DR ROBERT LOBLAY: Where there's already one allergic child in the family. And it's not just what the mother's eating or isn't eating, it's what the whole family's eating. So we've been giving people that advice for a long time now and looking at the outcomes down the track, we've been following kids now for ten years and there's dramatic drop in the incidence of new allergies in people who took that advice compared with those who didn't. 

JENNY BROCKIE:  So you're talking, avoidance really? 

DR ROBERT LOBLAY: But I'm only talking about it for high risk people, already an allergic child in the family.

JENNY BROCKIE: Okay, can I throw this open a bit?  Do people have a question? 

ERICA RYAN: We're actually sisters and we grew up in a nut household and I think it actually benefited us greatly because it means that we check our food and I think kids that are raised in households that don't have that allergen in it are actually more vulnerable. They don't think about what they're eating and eventually I think you're just putting yourself at risk. 

JENNY BROCKIE:  Okay, so you're vigilant about this? 


JENNY BROCKIE:  Because you grew up in a house? 


JENNY BROCKIE:  Anyone else got a question at this point?  Yeah?

KRISTIN-LEE CAMPBELL: Yeah, we choose in our household to live completely allergen free so we are free from eggs and nuts inside the house only because we've got such small children. So it's the one place that they can, can be safe and not feel anxious. 

JENNY BROCKIE:  Bibiana, I know you're one of Rob's patients, you have a son with 17 allergies, is that right, food allergies? 

BIBIANA BEAUPARK: Food allergies and he is confident five of them could cause an anaphylactic attack.  When Antonio was first diagnosed, he got ten and as we go older he keep increasing it. So all his arm full of allergies, he react to all of them. Only last year finally we go to a level that we go okay, we're not getting more, that's good. 

JENNY BROCKIE:  Were you worried about your second child there in the photo? 

BIBIANA BEAUPARK: Yeah, Erica, when we decide to have Erica we ask actually the RPA because it was really tough with Antonio. We went for a whole six months with no sleeping, our baby was upset, cranky, crying, no one could settle him. So when you're thinking I'm going to get this risk again, you need advice. So we asked Dr Loblay what we can do and the advice was nuts, with Antonio I did have the craving of eggs, I eat eggs like going out of fashion, Antonio, one of the biggest allergies is eggs.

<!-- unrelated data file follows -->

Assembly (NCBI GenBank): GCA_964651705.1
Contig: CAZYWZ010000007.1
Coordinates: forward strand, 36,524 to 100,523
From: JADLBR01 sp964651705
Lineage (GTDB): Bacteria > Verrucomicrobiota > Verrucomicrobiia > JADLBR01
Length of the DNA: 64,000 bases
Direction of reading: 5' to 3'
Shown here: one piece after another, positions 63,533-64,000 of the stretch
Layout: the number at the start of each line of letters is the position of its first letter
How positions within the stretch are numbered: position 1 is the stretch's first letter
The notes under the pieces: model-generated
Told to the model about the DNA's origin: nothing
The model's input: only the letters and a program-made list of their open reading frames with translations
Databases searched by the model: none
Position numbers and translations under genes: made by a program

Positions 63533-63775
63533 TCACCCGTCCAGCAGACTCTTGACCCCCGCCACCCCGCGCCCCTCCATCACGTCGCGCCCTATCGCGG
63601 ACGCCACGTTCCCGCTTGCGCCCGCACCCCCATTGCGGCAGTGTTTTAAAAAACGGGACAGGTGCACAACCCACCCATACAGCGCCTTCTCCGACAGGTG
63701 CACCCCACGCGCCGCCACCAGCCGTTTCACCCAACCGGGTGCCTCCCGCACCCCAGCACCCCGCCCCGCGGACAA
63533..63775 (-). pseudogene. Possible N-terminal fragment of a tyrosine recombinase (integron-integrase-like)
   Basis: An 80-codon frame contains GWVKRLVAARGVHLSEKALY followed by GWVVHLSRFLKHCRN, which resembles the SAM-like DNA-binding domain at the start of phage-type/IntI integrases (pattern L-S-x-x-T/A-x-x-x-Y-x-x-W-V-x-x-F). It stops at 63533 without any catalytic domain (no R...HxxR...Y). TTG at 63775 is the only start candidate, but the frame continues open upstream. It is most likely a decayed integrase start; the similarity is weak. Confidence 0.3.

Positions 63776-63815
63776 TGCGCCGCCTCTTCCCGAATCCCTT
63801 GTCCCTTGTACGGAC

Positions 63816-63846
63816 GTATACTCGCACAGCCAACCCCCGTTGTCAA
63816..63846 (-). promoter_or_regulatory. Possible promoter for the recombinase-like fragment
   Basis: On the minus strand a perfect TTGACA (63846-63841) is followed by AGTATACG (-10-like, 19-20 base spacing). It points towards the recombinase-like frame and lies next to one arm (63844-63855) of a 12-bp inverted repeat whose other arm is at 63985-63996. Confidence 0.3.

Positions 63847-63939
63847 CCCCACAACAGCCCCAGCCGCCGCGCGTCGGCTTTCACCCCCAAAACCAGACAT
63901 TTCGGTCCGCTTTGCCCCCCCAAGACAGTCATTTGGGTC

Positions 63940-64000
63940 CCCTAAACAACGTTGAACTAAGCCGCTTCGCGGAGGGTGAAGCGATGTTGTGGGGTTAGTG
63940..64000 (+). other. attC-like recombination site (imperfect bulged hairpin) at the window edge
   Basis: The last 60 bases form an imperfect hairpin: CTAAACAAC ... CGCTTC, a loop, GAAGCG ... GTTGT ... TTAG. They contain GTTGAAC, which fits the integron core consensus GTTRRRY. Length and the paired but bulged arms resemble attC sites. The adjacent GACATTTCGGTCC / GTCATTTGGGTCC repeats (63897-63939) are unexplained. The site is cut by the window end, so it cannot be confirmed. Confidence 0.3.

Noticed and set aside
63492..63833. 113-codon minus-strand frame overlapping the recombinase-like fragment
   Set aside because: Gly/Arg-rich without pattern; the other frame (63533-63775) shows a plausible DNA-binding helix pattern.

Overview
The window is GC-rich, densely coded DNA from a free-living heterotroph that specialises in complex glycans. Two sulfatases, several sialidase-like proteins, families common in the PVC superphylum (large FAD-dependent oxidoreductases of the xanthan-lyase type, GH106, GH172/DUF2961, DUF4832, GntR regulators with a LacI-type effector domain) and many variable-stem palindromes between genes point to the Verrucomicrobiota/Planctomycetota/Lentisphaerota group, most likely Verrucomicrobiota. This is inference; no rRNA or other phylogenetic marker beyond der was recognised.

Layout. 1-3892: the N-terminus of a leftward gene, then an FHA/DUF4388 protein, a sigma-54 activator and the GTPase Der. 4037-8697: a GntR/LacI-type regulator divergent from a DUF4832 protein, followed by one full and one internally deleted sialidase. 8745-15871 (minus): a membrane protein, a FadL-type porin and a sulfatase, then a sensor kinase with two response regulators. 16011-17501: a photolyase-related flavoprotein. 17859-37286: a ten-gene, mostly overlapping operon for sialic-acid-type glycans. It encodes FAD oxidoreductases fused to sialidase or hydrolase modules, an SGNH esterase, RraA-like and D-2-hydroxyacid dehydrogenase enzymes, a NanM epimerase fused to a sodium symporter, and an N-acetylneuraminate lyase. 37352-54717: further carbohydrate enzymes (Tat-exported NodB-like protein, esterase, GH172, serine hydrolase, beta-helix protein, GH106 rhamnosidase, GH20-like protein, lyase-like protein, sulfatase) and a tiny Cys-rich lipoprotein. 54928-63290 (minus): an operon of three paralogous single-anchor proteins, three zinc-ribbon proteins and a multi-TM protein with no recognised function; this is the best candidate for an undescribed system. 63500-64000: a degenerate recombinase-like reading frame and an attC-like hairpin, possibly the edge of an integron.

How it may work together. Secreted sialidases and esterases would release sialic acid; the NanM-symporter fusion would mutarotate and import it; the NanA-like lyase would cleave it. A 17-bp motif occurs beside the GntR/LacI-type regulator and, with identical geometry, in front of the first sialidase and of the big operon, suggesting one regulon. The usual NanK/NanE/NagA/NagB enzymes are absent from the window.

JENNY BROCKIE: Is eggs, and your daughter? 

BIBIANA BEAUPARK: Erica does not have allergies, we're testing her three times, all three times it came clear. But Erica does have intolerance so fruits and vegetables is one thing Erica only tolerate in little, little amounts.

JENNY BROCKIE:  So what have you learnt that experience with your two children do you think? 

BIBIANA BEAUPARK: Well for us, be careful what I eat during my pregnancy, did make substantial change. One of the advices was to be conscious about what I eat.

JENNY BROCKIE:  Hard to get to the bottom of this though, isn't Katie, just what, you know, I mean it might be what you eat in pregnancy but it be something else? 

PROFESSOR KATIE ALLEN:  No, it's not going to be that. People get so excited about all this allergen exposure but it's impossible to get everything out of your diet because we all have to eat. So I think that there's a lot of focus on how to get things in and out of your diet but it makes it very complicated for families, they're very confused as a result. 

JENNY BROCKIE:  Peter, we hear a lot about hygiene and about how we're too clean and too careful and we're not exposed to enough I mean do you, do you believe that's the case and what sort of research are you doing?

ASSOC. PROFESSOR PETER VUILLERMIN, PAEDIATRICIAN: The notion that hygiene might be important came from studies that showed that kids who had more siblings were less likely to develop allergic diseases and then a series of studies that showed that kids from farming environments seemed to be at substantially reduced risk, in particular studies in Bavaria where you've got pregnant women and children looking after the cows during winter, they're almost sort of co-housed, they're in stables that are connected to the family house and these are very healthy kids.  

JENNY BROCKIE:  So we just need to all live with cows? That's the moral of the story?

ASSOC. PROFESSOR PETER VUILLERMIN: I think so. I'm married to a dairy farmer's daughter though. And there's a range of other factors that have been associated with reduced risks like pet ownership and…

JENNY BROCKIE: But people are allergic to pets too, how do you make that work?